President Donald Trump has ordered all documents related to the assassination of former President John Kennedy to be released after consulting with US intelligence agencies.
The majority of the files were released on Thursday, with the National Archives and Records Administration making 2,800 of the 3,100 documents publicly available for the first time.
Trump said that he consulted with chief of staff John Kelly and the security establishment, including the CIA and FBI, before announcing the decision on Twitter on Friday.
He said the names of addresses of people still alive will be redacted.
Trump had order the release of all the documents after publicizing 2,800 of the 3,100 new files just 24-hours earlier
The President said that releasing the documents will put ‘any and all conspiracy theories to rest,’ according to CBS News.
The National Archive said that they will hold onto redacted records for an additional 180 days in order to conduct a thorough review.
Trump said that he consulted with chief of staff John Kelly (*pictured) and the security establishment before making his decision
The CIA and FBI recommended keeping the files temporarily under wraps, saying that they were concerned the documents could potentially reveal names and activities from the near past that may still have an impact on current operations.
Some of the new information gathered in the 2,800 documents released on Thursday evening showed that the FBI was aware of Jack Ruby, the man who killed JFK’s assassin Lee Harvey Oswald.
The files also showed that former FBI head J. Edgar Hoover frustrated over Oswald’s murder, and the Soviet Union’s ‘shock’ over the murdered president, according to ABC News.
The Soviets told Hoover that ‘church bells were tolled in the memory of President Kennedy’ and that they preferred Kennedy as the US head of state because they felt they had a ‘mutual understanding’ with him.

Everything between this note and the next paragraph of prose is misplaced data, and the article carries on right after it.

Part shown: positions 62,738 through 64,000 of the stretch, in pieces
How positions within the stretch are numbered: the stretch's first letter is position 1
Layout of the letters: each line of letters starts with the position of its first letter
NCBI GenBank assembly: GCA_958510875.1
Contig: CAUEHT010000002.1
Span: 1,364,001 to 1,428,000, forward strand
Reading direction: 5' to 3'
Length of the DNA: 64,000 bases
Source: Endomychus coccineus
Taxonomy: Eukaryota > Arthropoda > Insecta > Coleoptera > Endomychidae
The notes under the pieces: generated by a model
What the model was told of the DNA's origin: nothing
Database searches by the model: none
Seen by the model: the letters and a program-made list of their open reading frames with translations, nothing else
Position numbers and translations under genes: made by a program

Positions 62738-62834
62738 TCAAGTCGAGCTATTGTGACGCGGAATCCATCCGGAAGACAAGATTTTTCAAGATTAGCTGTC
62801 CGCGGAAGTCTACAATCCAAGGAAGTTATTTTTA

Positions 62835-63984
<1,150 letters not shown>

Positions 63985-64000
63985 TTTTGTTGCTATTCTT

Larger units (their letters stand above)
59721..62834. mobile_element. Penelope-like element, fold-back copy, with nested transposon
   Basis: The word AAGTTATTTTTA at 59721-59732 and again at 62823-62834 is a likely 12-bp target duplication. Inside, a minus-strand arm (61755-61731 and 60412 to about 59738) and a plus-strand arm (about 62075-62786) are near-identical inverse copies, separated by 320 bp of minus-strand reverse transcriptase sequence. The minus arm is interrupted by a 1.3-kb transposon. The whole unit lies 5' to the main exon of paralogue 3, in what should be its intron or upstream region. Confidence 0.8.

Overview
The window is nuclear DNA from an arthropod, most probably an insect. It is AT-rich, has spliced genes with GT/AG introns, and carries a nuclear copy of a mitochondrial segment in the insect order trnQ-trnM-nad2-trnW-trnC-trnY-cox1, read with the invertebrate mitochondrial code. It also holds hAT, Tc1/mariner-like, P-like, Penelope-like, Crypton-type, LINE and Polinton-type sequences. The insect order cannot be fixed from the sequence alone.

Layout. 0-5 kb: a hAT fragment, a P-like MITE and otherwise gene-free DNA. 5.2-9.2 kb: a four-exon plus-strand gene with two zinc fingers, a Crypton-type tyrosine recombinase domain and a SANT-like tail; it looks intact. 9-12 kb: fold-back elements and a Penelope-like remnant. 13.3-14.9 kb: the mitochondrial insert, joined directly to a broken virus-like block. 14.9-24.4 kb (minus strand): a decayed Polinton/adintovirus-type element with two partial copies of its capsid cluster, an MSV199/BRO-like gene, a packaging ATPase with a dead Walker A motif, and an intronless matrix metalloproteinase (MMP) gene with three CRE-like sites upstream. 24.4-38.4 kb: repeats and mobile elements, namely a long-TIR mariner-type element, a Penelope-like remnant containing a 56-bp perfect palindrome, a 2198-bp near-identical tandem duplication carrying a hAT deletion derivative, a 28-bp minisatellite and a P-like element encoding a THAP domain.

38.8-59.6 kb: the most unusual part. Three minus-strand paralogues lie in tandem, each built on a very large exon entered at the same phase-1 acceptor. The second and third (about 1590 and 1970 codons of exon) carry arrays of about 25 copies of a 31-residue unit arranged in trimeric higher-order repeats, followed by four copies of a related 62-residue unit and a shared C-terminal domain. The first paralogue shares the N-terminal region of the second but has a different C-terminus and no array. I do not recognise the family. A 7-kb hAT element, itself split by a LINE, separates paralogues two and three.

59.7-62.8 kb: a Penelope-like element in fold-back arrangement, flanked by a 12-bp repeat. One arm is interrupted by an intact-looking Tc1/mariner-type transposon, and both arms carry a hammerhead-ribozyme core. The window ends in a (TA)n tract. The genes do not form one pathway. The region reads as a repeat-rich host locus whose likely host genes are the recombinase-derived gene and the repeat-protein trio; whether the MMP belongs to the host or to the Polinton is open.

U.S. President John F. Kennedy and first lady Jacqueline Bouvier Kennedy walk down the steps of Air Force One less than an hour before his assassination
As the nation mourned in disbelief, Oswald was shot and killed in police custody by Jack Ruby
The 1992 JFK Assassination Records Collection Act, signed by President George H.W. Bush, set a 25-year timetable for declassification of assassination records dealing with President Kennedy.
President John F. Kennedy was shot and killed on November 22, 1963, while riding in his motorcade in Dallas, Texas.
As the nation mourned in disbelief, Oswald was shot and killed in police custody by Jack Ruby – forcing Americans to consider whether their government was hiding what it knew of the assassination.
The event remains in the nation’s living memory for a significant slice of the country. Forty-nine million Americans, or 15 percent of the country, are age 65 and over, according to the Census Bureau. They were around age 11 or older at the time.
The Warren Commission did little to settle the matter. Theories abounded that Oswald’s murder was a cover-up for a conspiracy or government ineptitude. The deadly aim of a lonely, alienated gunman seemed hard to fathom.
“A gnat simply does not kill a lion,” is how Saul Pett of The Associated Press described what was fueling the search for answers. He wrote the introduction to the Warren Report.
Jack Ruby, killer of alleged J.F.K. assassin Lee Harvey Oswald, poses with three of the women from his burlesque club